I was only a few minutes into the warm-up during a fitness class at the gym when my phone rang. It was the nurse at my daughter’s school.
“Mrs. Cheng? Megumi is sick and she wants you to come pick her up.”
Why now? She was a bit dizzy this morning but thought she was going to be fine, so this couldn’t be too serious. I was just starting one of my favorite classes, looking forward to burning a lot of calories with a group of other like-minded fitness fanatics like me. Can’t Meg take a nap in the school nurse’s office for the next 57 minutes?
Other moms all nodded around me in sympathy. We’ve all been there — when our kids get sick, our own plans go completely out the window.
If you’re a parent and have ever had your child get sick without warning (as if they ever give us any warning!), you know the drill. Time to cancel that appointment, lunch plans, workout, haircut, and shopping.
It gets more complicated when I have very important plans. The irony is that the more important the task, the higher the likelihood that one of my kids wakes up with a fever.
Even with careful planning and a backup plan to cover my backup plan, things still sometimes fall apart. The babysitter can’t make it. My sister’s flight is delayed. My mother moves to Hawaii (this really happened!). “Honey, it’s your turn to call in sick,” I yell to my husband, only occasionally with positive results. Can’t he see that I really, really need my haircut?
It’s bad enough if the child is sick during the day, but it’s even worse when your kid is sick all night. It’s especially rigorous when there are stomach issues involved. Until our kids were about 5, they were somehow unable to notify us of the pending urge to upchuck. I have laundered a lot of sheets and beach towels in the middle of the night. It was my goal to get my kids to aim into a bowl before they started kindergarten, and I succeeded.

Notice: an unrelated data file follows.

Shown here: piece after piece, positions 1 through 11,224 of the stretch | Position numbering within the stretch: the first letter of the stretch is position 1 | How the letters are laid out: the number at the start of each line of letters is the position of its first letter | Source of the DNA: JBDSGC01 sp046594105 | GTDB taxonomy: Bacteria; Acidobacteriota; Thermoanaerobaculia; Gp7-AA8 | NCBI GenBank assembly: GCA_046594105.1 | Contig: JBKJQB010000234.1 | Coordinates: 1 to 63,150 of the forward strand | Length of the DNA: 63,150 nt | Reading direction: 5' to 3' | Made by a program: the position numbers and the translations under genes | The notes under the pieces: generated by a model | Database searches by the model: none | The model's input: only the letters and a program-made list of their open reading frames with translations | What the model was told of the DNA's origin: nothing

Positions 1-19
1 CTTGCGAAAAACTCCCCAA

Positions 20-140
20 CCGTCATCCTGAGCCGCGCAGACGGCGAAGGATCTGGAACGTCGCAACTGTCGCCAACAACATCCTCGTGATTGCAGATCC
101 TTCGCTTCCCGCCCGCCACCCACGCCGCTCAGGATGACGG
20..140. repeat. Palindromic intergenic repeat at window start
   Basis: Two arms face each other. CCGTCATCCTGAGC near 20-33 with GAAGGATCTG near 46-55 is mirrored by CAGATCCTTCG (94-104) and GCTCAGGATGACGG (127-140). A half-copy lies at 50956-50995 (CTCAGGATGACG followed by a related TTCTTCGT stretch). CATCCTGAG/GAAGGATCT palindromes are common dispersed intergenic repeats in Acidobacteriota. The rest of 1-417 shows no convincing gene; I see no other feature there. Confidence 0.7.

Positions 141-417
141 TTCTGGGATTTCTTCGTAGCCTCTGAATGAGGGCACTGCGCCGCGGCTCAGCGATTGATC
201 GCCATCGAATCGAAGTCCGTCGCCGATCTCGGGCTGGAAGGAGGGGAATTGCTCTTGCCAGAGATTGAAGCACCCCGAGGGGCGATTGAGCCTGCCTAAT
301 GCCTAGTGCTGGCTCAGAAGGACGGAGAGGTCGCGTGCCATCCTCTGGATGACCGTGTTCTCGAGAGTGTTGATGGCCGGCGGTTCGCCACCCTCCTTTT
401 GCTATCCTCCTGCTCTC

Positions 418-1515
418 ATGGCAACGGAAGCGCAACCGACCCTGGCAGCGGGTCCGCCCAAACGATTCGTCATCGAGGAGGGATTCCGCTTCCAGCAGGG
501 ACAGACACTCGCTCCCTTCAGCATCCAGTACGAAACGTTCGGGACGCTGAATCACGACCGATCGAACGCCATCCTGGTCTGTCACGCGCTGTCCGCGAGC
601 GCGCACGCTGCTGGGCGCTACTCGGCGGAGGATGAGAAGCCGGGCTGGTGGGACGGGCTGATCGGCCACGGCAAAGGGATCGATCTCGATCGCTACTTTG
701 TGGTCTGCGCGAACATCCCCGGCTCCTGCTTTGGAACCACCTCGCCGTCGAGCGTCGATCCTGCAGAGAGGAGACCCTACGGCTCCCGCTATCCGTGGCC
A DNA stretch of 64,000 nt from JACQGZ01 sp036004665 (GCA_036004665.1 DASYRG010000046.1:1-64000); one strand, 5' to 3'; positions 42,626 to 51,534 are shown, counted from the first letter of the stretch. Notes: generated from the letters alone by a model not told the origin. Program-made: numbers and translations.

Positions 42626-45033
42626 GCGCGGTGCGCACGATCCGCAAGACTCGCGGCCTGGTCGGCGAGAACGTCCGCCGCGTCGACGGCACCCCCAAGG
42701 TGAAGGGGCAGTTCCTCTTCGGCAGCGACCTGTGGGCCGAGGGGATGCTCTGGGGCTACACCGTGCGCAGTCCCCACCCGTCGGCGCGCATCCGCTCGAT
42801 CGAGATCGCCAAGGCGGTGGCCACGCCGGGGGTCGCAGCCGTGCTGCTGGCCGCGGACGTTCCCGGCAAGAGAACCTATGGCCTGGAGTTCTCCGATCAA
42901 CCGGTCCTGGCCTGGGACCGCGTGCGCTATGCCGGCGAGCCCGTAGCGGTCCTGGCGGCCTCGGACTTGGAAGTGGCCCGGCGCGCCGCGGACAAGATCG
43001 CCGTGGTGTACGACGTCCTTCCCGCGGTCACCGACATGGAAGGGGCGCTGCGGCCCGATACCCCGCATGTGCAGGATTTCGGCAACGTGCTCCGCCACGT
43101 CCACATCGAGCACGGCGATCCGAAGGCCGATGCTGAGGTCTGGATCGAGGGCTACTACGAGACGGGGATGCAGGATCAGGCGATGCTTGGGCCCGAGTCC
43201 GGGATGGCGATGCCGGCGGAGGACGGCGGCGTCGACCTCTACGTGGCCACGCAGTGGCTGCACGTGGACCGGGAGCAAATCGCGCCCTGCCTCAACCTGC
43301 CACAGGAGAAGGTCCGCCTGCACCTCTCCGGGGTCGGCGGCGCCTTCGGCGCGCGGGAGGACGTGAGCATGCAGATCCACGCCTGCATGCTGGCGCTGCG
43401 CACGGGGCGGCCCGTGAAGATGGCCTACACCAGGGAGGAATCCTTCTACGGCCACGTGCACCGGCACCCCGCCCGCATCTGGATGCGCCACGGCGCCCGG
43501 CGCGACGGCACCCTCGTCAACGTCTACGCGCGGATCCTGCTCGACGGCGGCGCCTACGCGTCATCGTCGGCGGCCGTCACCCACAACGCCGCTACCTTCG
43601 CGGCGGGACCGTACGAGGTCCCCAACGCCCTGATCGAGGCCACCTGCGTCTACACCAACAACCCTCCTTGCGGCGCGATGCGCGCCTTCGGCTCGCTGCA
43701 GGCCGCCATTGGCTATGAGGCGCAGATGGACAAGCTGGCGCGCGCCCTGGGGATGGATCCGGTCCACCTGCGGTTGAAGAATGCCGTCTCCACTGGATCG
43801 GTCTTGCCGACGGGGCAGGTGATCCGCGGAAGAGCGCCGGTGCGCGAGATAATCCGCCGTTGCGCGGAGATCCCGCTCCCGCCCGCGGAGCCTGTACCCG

Fortunately, I have not had a full-time 9-to-5 job since we’ve had kids. However, I have seen many desperate working parents do things to sneak sick kids into school — rubbing their runny noses dry (which is rather temporary), loading them up with Tylenol to mask the fever, and giving them cough medicine to stop their hacking. I understand their difficult dilemma, but then the illness spreads like wildfire throughout the campus, multiplying the problem for even more working parents.
As much as I complain about my life being inconvenienced by the illnesses of my children, I can assure you that I don’t mind tending to them at all. I love knowing that with a tender touch, some chicken soup, and a big dose of prayer, I am helping my kids feel a little better.
As for my morning workout, I decided to be a decent mom after all and go get Meg at school. I left mid-workout, but not without telling everyone around me to save my spot. They laughed. I walked into the nurse’s office to get my daughter who was lying on the bed. She looked relieved to see me. She was not feigning her dizziness and had to be steadied to the car.
“My teacher and the nurse asked me if I was having ‘girl trouble,’ but I’m not,” stated my 12-year. She also told me that she couldn’t believe how many students stop by the nurse’s office all morning, thus proving my point about desperate parents and their sick children.
I dropped her off at home, encouraging her to drink some fluids and go back to bed. I also asked her to keep a bowl nearby. Good thing I live close to both the gym and the school, because I was back within 22 minutes flat to a room full of incredulous people.
“Thanks for saving my spot,” I said to my friends, and I continued my workout.
I love being a mom.
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Ever sneak in sick kids to nurseries, childcare, or schools? Tell me about your experience!